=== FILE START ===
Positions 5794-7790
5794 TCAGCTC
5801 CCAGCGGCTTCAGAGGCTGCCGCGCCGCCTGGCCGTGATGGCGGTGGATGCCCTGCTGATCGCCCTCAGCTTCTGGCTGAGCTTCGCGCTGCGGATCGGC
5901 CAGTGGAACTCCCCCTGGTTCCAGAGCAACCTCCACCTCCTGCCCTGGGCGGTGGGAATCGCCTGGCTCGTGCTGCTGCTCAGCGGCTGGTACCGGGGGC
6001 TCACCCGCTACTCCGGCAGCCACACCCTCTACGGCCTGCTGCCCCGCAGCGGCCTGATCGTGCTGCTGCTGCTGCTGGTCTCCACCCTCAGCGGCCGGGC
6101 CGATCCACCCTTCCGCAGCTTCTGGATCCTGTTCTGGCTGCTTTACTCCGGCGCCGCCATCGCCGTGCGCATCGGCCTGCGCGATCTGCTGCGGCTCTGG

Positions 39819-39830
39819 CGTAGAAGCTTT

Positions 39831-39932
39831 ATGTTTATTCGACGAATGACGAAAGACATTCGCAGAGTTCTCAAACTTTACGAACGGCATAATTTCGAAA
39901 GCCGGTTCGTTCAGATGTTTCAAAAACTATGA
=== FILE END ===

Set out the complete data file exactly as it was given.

Positions 5794-7790
5794 TCAGCTC
5801 CCAGCGGCTTCAGAGGCTGCCGCGCCGCCTGGCCGTGATGGCGGTGGATGCCCTGCTGATCGCCCTCAGCTTCTGGCTGAGCTTCGCGCTGCGGATCGGC
5901 CAGTGGAACTCCCCCTGGTTCCAGAGCAACCTCCACCTCCTGCCCTGGGCGGTGGGAATCGCCTGGCTCGTGCTGCTGCTCAGCGGCTGGTACCGGGGGC
6001 TCACCCGCTACTCCGGCAGCCACACCCTCTACGGCCTGCTGCCCCGCAGCGGCCTGATCGTGCTGCTGCTGCTGCTGGTCTCCACCCTCAGCGGCCGGGC
6101 CGATCCACCCTTCCGCAGCTTCTGGATCCTGTTCTGGCTGCTTTACTCCGGCGCCGCCATCGCCGTGCGCATCGGCCTGCGCGATCTGCTGCGGCTCTGG

Positions 39819-39830
39819 CGTAGAAGCTTT

Positions 39831-39932
39831 ATGTTTATTCGACGAATGACGAAAGACATTCGCAGAGTTCTCAAACTTTACGAACGGCATAATTTCGAAA
39901 GCCGGTTCGTTCAGATGTTTCAAAAACTATGA